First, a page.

One of my greatest marketing secrets, I learned from my father. When I was 12 years old I worked for my father on Saturdays in his retail store. The challenge he faced was having a number of small and inexpensive items of various types left unsalable. There weren’t enough of any one product to have a dedicated sale and discarding all of these items would have affected his bottom line. What he did was randomly package five or six of these items into a small paper bag. Then he taped all the bags closed and placed them all in a bin. On the top of the bin he created a hand-made sign which read, “Surprise
Bags - $ 1.00. He sold them all in one weekend.
My father was able to successfully ignite an element of surprise and how boring and predictable our lives would be without it. It was a lesson that I have never forgotten.
Human brains tend to focus on things that are new or changing. Think about the people you work with every day. My guess is that you hardly notice them until something has changed – a new pair or eyeglasses or a chin that has sprouted a beard. You may not recognize the change instantly but there is a feeling deep inside that says something is different about this person.
I recall a vendor who once sent a personalized card to their entire customer base wishing each of us a “Happy Spring.” It was a well-received initiative and totally unexpected. However when they did it again the following year, it did not get the fanfare they received for their first attempt.
We seek surprise and novelty in our lives by choosing what we like to read, movies we like to watch or new restaurants where we will dine. Without surprise and change our lives would be painfully dull and one day would blend into the next leaving us with very little to remember.
One anonymous writer is quoted as writing, “Surprise is like crack for your brain.” Surprise has the affect of stimulating the brain in a way that once experienced, craves for more. That’s not a bad thing considering that surprises in life are often few and far between. Those who incorporate the element of surprise have an advantage.
Most exhibitions are not designed to capitalize on this drive for surprise; instead they are designed for consistency. Exhibitors are found in long rows where staff stands near the back regurgitating facts about their newest products and services to a visitor craving for something different in their exhibition experience.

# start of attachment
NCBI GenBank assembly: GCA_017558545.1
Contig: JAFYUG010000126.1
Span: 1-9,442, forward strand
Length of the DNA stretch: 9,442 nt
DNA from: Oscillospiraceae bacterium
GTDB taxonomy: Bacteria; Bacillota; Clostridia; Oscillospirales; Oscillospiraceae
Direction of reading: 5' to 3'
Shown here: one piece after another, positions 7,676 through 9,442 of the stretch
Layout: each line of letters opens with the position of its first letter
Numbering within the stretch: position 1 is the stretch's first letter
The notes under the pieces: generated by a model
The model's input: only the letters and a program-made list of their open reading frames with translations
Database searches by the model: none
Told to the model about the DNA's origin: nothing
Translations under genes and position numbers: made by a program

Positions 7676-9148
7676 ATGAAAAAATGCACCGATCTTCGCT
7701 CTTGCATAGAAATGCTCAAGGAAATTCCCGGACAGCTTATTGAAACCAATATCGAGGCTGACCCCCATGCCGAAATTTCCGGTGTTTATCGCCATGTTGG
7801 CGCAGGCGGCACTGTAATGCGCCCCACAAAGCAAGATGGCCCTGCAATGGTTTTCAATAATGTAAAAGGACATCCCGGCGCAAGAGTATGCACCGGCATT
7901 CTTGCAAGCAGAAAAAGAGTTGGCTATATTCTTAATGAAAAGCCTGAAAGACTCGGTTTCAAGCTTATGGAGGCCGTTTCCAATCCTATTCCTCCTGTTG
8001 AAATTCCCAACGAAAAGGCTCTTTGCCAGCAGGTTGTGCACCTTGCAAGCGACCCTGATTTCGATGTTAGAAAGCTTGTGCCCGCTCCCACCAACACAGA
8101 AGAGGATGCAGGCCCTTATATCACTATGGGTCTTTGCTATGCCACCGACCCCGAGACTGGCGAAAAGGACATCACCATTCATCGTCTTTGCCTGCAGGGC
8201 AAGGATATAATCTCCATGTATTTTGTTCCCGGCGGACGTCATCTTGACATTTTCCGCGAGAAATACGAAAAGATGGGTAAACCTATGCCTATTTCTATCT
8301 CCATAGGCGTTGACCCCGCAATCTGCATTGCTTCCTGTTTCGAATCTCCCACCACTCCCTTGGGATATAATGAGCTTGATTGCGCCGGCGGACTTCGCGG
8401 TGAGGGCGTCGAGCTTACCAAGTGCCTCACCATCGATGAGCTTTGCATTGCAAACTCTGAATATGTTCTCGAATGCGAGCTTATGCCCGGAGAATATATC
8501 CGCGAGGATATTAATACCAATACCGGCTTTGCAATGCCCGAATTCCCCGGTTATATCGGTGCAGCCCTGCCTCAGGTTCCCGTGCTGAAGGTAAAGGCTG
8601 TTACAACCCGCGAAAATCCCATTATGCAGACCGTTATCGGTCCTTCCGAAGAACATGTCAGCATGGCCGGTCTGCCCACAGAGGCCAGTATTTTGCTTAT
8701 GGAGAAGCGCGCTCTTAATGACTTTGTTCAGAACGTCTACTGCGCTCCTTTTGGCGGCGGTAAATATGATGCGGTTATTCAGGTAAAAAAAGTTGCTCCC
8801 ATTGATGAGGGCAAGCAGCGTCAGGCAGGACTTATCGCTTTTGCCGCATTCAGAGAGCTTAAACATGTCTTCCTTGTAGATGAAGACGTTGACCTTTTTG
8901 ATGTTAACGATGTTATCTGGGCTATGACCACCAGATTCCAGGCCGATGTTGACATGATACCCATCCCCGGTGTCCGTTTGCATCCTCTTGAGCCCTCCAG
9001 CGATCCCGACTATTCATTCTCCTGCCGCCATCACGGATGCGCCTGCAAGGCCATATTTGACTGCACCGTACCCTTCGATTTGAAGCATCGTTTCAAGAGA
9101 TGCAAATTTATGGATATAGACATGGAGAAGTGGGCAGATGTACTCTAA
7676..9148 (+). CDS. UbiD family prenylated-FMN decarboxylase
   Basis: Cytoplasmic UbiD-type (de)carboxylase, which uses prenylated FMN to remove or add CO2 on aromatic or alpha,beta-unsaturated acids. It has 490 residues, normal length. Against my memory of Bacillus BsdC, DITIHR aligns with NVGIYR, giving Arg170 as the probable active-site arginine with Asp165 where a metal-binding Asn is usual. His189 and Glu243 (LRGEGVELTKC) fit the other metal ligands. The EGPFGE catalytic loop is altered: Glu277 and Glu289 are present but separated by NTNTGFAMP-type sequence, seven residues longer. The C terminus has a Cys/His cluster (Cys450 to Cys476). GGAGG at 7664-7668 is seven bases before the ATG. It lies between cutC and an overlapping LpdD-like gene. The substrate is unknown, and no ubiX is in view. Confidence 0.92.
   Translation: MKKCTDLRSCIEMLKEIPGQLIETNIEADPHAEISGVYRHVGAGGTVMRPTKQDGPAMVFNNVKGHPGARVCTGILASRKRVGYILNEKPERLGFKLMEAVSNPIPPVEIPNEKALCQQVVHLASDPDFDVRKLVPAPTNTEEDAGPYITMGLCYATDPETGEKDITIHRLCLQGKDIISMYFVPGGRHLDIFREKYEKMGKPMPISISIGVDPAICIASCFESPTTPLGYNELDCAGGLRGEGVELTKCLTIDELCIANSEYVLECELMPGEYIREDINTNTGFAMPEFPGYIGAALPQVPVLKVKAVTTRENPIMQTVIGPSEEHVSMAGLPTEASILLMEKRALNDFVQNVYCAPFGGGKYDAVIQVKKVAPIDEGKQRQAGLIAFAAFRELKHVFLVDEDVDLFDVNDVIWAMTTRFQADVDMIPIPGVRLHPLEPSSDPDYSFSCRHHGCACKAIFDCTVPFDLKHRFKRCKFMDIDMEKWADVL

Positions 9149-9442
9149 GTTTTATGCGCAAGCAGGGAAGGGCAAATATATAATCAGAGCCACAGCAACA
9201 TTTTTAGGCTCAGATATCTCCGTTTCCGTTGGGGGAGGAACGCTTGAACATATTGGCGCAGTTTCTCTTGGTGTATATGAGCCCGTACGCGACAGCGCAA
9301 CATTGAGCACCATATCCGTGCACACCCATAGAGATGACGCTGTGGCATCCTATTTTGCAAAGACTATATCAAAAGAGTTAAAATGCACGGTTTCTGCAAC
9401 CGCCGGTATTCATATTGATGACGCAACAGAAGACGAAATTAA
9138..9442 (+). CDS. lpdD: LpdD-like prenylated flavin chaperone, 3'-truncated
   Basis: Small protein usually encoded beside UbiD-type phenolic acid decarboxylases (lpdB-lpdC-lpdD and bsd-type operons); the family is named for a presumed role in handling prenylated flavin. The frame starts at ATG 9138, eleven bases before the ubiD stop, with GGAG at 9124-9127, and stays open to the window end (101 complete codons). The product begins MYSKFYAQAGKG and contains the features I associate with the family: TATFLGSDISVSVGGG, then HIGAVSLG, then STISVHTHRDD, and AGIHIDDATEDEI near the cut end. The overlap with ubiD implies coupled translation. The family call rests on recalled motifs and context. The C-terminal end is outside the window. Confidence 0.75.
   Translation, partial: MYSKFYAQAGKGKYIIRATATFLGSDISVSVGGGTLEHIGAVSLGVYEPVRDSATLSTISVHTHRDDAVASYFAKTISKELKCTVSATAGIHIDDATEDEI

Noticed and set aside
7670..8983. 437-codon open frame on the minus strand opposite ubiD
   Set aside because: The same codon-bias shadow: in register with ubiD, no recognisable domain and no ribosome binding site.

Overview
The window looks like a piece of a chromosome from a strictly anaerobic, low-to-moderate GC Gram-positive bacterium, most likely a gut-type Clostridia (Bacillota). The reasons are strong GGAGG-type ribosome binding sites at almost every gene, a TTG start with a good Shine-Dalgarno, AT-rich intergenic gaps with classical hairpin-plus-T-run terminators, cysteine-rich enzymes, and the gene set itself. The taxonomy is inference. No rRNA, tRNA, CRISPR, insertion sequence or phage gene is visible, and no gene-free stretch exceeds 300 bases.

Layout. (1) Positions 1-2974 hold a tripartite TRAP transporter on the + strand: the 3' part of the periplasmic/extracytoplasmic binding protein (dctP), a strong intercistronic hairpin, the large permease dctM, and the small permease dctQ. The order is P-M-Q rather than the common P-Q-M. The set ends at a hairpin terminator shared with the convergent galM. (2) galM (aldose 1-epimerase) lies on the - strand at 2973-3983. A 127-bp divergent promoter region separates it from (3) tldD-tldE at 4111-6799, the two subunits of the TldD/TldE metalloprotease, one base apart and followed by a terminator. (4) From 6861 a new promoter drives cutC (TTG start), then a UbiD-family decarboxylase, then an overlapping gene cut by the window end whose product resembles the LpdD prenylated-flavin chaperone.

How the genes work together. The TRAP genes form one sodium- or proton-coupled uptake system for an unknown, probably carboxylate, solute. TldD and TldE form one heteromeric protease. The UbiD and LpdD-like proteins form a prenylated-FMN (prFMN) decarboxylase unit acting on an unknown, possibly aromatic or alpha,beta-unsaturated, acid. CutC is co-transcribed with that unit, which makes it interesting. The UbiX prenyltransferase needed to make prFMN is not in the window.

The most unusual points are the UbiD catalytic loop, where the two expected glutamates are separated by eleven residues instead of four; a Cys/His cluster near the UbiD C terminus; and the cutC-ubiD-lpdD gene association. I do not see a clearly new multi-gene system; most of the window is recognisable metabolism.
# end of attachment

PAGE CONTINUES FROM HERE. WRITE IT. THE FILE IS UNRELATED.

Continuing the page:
Its only when their show participation loses this predictability, that the imagination and attention of the visitor is sparked. With a bit of thought you can become the “Kinder Surprise” of exhibitors at the next exhibition you participate in.
The beginning point is to ask “What do your customers expect when they do business with you or visit your booth at an exhibition?” Then turn their expectations upside down by asking, “What can I do to go beyond these expectations?”
Surprise is often found in the small unexpected and inconsequential things we seldom think about until they happen. They are also most appreciated when your visitors think that the surprise you have planned was meant specifically for them and not everyone who passes by.
For example: If you are arranging a specific meeting time with a prospect at your booth why not send them a detailed map guiding them from their hotel room to your booth with a stop along the way at a coffee shop where you have arranged to have their favourite latte waiting.
Here are more ideas to spark your imagination:
• Have a gift left at your visitor’s hotel room.
• Promise to follow-up in five days and then do it in two.
• Customize your demonstration by including the prospects logo or brand images.
• Have your CEO call after the show thanking customers for their business.
• Provide a personalized concierge to help your out-of-town customers find interesting places to eat or access to local entertainment.
• If your prospect is celebrating a special event during show hours have a birthday, anniversary or congratulations card, treat or sign that says “Congratulations” ready when they visit your booth.
• Develop a VIP Education package which includes reserved seating, meet and greet with speakers and a bound copy of the seminar handouts.
• Rather than providing an advertised “show special,” give an unexpected discount to customers after they have placed their order.
• Develop a planning guide, with very little reference to your products or services, with helpful hints on how your customer can make the most of their show time.
• Create a comparison shopping guide which lists features and benefits of product provided by various vendors.
• Your customers may have accumulated a number of pieces of literature and samples. Arrange with a courier to deliver them, free of charge, to your customer’s office.
• Keep your promises. Many of your trade show visitors have received promises of follow-up or answers to questions by other vendors. Most of these promises are either not followed up or done long after the issue was resolved.
These are some of my ideas that I hope they will stimulate your thoughts. Be aware of the importance of surprise in your life and see what kinds of things you respond best to from the people you do business with. When something happens that was totally expected add it to your growing list of ideas. The trick is to incorporate some of these ideas into your next exhibit program and then watch your customers’ eyes light up.